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Etruscan font

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The Etruscans, the predecessors of the Romans, inhabited Etruria in what is now modern Tuscany and parts of Umbria (central Italy). They flourished for roughly 900 years before being absorbed into the Roman Empire along with all other Italic peoples.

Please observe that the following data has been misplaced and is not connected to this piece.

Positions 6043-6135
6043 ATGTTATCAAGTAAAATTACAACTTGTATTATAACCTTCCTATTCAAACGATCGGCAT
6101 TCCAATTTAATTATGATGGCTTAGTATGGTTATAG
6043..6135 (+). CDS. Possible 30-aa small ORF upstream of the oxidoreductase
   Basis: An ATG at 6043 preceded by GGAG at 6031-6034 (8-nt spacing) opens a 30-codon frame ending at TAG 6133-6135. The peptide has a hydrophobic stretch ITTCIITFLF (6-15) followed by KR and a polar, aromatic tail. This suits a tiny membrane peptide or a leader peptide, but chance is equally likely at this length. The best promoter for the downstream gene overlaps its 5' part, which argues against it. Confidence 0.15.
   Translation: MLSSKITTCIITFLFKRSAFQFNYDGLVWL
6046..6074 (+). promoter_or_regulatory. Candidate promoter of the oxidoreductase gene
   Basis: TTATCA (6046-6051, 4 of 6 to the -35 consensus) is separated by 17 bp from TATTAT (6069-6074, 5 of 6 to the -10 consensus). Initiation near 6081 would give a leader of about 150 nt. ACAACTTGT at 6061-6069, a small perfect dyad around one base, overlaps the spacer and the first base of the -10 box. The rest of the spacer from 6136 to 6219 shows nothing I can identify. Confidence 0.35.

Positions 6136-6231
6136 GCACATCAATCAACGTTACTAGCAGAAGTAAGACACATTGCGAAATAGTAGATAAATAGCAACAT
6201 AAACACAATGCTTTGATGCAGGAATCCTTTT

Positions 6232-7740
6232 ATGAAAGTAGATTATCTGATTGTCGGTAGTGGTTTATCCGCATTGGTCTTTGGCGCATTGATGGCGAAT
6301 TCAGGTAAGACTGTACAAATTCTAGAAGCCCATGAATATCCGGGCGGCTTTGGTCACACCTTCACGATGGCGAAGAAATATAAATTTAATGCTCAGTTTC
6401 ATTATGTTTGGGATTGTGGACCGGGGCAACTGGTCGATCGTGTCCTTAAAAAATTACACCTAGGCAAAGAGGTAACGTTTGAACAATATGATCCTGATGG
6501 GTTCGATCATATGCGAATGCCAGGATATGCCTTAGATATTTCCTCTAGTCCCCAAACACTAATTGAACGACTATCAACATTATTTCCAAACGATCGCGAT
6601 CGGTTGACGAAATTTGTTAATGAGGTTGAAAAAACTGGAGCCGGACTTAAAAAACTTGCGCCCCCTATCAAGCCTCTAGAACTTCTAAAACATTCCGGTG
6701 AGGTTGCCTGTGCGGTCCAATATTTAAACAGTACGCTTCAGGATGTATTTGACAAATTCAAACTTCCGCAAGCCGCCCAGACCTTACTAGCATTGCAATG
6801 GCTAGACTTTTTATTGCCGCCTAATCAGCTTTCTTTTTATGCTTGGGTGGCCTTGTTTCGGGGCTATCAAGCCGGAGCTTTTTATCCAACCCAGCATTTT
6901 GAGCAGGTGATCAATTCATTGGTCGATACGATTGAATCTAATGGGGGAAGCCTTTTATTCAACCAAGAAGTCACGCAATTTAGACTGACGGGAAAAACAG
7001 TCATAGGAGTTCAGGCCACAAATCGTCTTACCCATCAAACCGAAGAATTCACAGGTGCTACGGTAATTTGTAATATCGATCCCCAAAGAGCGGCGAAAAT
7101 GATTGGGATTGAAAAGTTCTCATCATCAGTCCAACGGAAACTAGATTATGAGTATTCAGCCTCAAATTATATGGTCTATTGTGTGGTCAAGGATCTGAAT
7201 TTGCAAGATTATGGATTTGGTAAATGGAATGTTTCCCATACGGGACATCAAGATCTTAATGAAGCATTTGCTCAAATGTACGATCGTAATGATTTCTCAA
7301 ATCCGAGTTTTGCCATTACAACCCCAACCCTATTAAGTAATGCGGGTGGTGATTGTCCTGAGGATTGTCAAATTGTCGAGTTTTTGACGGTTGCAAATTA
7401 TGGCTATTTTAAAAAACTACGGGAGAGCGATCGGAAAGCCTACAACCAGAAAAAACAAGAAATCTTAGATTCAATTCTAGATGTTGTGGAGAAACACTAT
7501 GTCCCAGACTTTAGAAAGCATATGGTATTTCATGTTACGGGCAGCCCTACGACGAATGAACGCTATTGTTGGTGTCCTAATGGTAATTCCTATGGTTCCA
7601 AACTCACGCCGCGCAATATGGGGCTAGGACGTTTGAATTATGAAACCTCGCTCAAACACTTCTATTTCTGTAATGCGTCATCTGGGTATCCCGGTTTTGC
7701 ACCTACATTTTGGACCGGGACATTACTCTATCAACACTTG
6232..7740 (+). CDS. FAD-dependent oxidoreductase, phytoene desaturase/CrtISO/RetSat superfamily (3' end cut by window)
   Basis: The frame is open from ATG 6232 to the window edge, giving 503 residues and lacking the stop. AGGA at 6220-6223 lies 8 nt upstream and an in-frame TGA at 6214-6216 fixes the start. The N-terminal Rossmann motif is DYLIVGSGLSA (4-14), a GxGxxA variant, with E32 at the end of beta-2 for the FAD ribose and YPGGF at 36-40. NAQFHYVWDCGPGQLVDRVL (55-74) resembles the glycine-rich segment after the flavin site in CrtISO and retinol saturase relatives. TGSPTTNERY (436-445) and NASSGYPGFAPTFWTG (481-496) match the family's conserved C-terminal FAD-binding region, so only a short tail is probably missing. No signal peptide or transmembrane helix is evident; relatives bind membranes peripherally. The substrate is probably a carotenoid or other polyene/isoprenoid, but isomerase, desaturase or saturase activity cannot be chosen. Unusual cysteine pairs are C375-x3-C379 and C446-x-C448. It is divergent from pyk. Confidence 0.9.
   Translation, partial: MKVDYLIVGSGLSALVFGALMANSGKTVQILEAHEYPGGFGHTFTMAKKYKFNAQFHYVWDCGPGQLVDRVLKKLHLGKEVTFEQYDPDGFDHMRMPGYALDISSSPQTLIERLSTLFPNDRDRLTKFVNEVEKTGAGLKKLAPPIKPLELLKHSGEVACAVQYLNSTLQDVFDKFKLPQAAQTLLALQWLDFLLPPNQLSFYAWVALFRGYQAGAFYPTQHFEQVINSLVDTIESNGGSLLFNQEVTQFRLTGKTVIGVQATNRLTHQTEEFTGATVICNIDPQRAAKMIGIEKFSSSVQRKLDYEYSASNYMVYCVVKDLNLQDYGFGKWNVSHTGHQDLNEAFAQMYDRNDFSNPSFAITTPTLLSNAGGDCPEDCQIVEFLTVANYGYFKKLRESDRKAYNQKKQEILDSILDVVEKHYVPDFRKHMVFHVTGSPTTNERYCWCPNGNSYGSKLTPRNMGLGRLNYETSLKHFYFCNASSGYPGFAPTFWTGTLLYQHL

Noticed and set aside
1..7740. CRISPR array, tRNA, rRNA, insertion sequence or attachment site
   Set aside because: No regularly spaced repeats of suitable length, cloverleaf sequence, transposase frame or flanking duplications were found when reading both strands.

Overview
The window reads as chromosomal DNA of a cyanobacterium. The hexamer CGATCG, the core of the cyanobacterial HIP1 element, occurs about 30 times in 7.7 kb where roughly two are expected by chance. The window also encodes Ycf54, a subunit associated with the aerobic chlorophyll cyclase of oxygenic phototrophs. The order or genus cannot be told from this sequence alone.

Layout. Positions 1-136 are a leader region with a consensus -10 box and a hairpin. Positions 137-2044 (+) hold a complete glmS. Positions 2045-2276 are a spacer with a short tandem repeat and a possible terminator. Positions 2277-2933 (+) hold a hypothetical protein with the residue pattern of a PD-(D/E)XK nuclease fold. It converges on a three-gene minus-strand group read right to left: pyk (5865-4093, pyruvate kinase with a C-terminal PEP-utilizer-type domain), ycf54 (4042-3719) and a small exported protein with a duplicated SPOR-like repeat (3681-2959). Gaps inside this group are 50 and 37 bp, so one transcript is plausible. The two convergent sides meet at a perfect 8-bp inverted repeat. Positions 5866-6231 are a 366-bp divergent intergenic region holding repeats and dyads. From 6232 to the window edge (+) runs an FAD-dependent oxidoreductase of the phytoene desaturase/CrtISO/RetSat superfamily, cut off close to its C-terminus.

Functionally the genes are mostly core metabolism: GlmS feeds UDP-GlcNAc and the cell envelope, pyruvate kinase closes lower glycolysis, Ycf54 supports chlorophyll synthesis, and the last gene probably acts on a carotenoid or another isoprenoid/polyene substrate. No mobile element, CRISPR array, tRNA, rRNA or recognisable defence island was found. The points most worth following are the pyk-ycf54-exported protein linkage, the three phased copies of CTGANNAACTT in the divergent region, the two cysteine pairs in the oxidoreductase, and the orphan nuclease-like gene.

Their written language comes to us in the form of over 11,000 inscriptions (the oldest of which, I'm told, is the 8th-century-B.C. Marsilian Tablet). The Etruscan alphabet is derived from the Greek alphabet (probably the Chalcidian variant), and two forms are generally recognized: Early Etruscan (circa 700 B.C.) and Classical Etruscan (400 B.C. and later). The former comprised 26 letters, the latter 23. Classical Etruscan, in its final form, numbered only 20 letters: 4 vowels and 16 consonants. Etruscan was usually written right to left (the opposite of English), but occasionally appears in boustrophedon style (i.e., the direction alternates with each line, right-to-left/left-to-right—much like ancient Greek). Incidentally, the Greeks plowed their fields in this fashion, so it must have made sense. Go figure.

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